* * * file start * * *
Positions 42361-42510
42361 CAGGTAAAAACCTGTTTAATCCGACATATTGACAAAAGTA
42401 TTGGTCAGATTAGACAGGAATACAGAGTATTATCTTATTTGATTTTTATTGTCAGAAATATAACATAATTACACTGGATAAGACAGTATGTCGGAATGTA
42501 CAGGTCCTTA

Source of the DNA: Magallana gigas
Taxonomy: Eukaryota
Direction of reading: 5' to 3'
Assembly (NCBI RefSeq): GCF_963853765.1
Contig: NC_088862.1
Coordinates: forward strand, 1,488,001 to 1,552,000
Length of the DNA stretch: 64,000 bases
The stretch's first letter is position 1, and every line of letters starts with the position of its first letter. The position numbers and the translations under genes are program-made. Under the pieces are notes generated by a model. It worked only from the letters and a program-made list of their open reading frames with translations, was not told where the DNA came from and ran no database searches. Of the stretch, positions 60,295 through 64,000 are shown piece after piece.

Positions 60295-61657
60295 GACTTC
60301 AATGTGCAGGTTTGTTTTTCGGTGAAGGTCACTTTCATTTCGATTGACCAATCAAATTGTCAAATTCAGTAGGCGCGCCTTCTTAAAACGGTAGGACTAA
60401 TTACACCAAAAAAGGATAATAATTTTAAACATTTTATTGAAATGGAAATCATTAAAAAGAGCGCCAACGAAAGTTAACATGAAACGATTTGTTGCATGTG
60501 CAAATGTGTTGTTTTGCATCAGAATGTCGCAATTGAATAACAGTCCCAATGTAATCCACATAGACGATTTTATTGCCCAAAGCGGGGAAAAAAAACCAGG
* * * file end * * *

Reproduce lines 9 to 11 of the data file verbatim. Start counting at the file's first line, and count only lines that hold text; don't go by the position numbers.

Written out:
Contig: NC_088862.1
Coordinates: forward strand, 1,488,001 to 1,552,000
Length of the DNA stretch: 64,000 bases